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Problem using MAX1496 as car voltmeter

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bigal_scorpio

Active Member
Hi to all,

I have built a voltmeter for my car after some battery problems and used a MAX1496 IC which the datasheet has Voltmeter as one of its applications.

My problem is that I cant seem to get the voltage within range of the analog input of the IC. I have a 10k resistor from -Ain(which is grounded) to +Ain and a 1m resistor from +Ain to my cars + supply. The display goes overrange as soon as the supply is connected !

I have the Range pin grounded as in the Sheet for 0 to 2v as opposed to pulled high for the 200mV range and I am still getting no joy.

Could anyone look over the sheet for me and advise on how I should be connecting the supply to +Ain please. I have attached the sheet below.

Thanks......Al
 

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bigal_scorpio

Active Member
update

Hi to all,

After much checking I found a pin that was mis-connected and thought that would be the cure.

Now I get a 12.38 ish reading all the time WITHOUT AIN connected! Bear in mind that the SLA battery I'm using for testing is reading 11.85v on two separate DMMs. Where is the weird reading coming from?

I have checked the circuit many times and am sure there is now nothing wrong. When I connect AIN to the 5v supply the leds read about 2.6 ish that is still through the 1meg/10k divider which should give 1% or about .05v by my reckoning so whats wrong.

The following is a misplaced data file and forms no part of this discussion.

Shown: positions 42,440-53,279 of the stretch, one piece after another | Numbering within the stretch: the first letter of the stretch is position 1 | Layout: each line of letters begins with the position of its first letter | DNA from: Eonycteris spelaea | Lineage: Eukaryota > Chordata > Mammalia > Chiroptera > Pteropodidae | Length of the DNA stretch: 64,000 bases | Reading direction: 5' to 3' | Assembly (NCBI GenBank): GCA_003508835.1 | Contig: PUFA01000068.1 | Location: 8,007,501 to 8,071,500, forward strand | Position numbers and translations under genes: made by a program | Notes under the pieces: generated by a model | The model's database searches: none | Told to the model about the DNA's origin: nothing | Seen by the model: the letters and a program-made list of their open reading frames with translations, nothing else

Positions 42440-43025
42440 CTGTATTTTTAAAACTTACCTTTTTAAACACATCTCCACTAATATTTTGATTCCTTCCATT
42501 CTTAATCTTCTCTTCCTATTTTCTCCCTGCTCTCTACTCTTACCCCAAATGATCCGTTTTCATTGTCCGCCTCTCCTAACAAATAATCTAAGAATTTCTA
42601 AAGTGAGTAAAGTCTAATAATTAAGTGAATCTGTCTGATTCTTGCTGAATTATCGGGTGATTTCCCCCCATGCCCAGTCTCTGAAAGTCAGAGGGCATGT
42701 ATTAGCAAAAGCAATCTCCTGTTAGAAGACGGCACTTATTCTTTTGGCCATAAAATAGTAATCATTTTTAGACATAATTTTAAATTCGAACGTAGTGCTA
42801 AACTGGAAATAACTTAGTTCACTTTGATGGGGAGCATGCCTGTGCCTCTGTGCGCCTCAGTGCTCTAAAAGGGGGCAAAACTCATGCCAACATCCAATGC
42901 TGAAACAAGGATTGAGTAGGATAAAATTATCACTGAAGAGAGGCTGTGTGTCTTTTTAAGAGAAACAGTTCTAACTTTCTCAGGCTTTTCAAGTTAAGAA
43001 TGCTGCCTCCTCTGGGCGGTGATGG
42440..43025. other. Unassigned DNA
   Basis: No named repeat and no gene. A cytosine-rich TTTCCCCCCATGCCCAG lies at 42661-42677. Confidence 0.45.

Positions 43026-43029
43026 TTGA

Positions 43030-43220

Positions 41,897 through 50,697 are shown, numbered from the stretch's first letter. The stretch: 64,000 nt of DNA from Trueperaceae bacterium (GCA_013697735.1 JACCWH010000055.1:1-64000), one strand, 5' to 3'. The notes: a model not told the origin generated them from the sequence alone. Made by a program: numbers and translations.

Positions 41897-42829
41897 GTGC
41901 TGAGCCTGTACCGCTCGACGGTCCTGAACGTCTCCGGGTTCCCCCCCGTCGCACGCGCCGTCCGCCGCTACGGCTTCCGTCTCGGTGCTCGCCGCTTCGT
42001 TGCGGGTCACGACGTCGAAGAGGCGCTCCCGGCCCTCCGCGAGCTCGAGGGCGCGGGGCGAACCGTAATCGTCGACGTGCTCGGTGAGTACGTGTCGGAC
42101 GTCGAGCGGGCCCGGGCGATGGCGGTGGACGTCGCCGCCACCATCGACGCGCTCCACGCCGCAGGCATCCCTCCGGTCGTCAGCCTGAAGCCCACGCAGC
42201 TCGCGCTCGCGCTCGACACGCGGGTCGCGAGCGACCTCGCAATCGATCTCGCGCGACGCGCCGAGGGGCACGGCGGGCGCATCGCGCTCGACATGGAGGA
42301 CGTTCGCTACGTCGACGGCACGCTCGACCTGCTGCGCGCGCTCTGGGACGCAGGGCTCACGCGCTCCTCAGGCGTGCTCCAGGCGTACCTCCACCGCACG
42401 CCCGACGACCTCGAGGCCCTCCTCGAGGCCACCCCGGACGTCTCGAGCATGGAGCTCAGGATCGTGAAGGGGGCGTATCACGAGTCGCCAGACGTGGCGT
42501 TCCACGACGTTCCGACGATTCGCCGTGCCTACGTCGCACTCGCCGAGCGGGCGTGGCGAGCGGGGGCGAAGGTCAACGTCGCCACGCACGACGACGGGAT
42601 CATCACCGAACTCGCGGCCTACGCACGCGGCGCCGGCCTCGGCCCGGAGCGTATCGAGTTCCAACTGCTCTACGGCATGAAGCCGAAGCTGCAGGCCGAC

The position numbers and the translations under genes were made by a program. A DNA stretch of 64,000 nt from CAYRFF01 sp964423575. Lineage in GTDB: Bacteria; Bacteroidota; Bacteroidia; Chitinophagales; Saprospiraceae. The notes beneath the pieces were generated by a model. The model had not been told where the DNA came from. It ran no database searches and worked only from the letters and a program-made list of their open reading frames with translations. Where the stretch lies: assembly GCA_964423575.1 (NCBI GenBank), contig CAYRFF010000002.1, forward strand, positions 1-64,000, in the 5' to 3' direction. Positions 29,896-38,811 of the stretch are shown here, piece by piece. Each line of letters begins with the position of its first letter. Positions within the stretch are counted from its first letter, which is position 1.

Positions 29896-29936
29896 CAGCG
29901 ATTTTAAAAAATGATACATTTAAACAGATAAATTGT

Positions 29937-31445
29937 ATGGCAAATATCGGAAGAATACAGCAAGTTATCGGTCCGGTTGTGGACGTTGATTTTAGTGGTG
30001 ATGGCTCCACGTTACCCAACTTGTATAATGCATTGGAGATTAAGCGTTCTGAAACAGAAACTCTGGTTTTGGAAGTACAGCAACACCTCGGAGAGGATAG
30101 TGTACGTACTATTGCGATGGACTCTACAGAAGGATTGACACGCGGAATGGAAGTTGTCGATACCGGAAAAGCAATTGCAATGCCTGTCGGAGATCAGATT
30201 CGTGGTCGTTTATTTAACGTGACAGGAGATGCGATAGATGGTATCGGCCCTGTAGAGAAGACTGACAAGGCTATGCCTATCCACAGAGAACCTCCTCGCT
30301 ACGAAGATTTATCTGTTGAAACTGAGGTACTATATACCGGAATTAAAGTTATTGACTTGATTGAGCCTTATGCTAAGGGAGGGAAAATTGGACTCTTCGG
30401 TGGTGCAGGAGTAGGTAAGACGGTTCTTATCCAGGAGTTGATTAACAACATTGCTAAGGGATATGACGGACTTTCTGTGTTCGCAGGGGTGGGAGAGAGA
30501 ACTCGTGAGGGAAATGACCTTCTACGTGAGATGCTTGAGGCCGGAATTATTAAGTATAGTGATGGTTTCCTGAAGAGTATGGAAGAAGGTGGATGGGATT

Should I be using the -AIN and +AIN as I am doing or is there a different way I need to connect the input to get the true reading?

Help please guys I'm baffled...........Al
 

bigal_scorpio

Active Member
Come on guys, show some Christmas spirit :)

Hi Guys,

I still need some advice on how the AIN should be connected.

Do I need to use both -AIN and +AIN together or can I just use +AIN through a divider?

The sheet only shows setup for a strain gauge and has a dummy gauge too, this makes it hard for me to understand the setup. Please help if you can.

Merry Christmas and a happy New Year to all...........Al
 

Roff

Well-Known Member
I'm guessing no one on this forum has used this part.
Are you using the internal reference? If so, do you have intref (pin 9) connected to VDD?
 

Boncuk

New Member
Hi scorpio,

may be you used a wrongly dimensioned voltage divider.

Connect the suggested divider as shown in the attachment. A bypass capacitor of at least 100nF should be connected to AIN+. Using 220nF won't hurt. Place the cap as closely as possible to pin4 and ground. Connect AIN- to ground.

The divider (if set correctly) divides the input voltage by the factor of 100.

So at a battery voltage of 13.8V the output is 138mV (measuring range of the chip ±199.9mV), and should give you a direct readout of the battery voltage.

Regards and merry Christmas

Boncuk
 

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bigal_scorpio

Active Member
I'm guessing no one on this forum has used this part.